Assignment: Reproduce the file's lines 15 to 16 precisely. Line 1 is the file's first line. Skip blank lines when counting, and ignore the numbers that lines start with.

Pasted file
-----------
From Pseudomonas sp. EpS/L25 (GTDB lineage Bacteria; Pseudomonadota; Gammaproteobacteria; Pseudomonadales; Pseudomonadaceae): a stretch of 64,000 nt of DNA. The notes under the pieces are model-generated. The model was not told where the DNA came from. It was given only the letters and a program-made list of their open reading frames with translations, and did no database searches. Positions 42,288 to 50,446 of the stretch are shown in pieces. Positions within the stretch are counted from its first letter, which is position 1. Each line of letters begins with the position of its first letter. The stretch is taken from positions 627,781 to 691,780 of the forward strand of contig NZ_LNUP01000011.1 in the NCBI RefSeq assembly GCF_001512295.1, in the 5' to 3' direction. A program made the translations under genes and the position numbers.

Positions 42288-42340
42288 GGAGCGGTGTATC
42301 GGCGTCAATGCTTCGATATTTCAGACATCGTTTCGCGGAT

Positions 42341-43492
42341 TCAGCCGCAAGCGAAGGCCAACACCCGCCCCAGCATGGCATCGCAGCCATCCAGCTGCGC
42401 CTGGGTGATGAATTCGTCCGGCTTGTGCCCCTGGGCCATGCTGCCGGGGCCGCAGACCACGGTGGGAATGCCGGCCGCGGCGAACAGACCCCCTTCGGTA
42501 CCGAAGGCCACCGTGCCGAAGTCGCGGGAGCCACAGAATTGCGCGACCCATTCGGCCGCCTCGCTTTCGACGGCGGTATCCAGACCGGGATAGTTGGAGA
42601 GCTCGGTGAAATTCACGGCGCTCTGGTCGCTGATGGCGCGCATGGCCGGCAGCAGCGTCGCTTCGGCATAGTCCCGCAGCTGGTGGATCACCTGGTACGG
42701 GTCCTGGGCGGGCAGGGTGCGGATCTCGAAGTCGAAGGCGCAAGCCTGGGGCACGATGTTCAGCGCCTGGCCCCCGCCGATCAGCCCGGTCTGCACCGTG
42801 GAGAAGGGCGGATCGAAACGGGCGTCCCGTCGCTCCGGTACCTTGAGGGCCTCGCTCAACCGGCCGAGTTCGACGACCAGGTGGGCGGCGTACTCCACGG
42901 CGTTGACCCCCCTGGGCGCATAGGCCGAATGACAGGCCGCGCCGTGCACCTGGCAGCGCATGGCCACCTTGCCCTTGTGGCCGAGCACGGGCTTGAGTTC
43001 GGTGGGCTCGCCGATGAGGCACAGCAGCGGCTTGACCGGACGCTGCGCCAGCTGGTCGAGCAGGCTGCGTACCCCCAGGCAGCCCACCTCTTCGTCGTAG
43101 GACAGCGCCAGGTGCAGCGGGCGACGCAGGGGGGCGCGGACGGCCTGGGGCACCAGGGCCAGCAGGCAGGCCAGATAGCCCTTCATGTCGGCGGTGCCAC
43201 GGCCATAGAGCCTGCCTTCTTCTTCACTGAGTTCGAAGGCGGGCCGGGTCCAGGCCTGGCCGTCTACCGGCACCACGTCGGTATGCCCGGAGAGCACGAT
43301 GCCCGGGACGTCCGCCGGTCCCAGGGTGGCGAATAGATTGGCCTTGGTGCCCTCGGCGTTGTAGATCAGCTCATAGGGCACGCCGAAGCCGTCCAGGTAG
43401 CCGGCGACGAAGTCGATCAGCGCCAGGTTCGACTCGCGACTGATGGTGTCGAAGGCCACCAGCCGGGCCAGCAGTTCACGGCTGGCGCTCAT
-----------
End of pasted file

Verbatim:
43201 GGCCATAGAGCCTGCCTTCTTCTTCACTGAGTTCGAAGGCGGGCCGGGTCCAGGCCTGGCCGTCTACCGGCACCACGTCGGTATGCCCGGAGAGCACGAT
43301 GCCCGGGACGTCCGCCGGTCCCAGGGTGGCGAATAGATTGGCCTTGGTGCCCTCGGCGTTGTAGATCAGCTCATAGGGCACGCCGAAGCCGTCCAGGTAG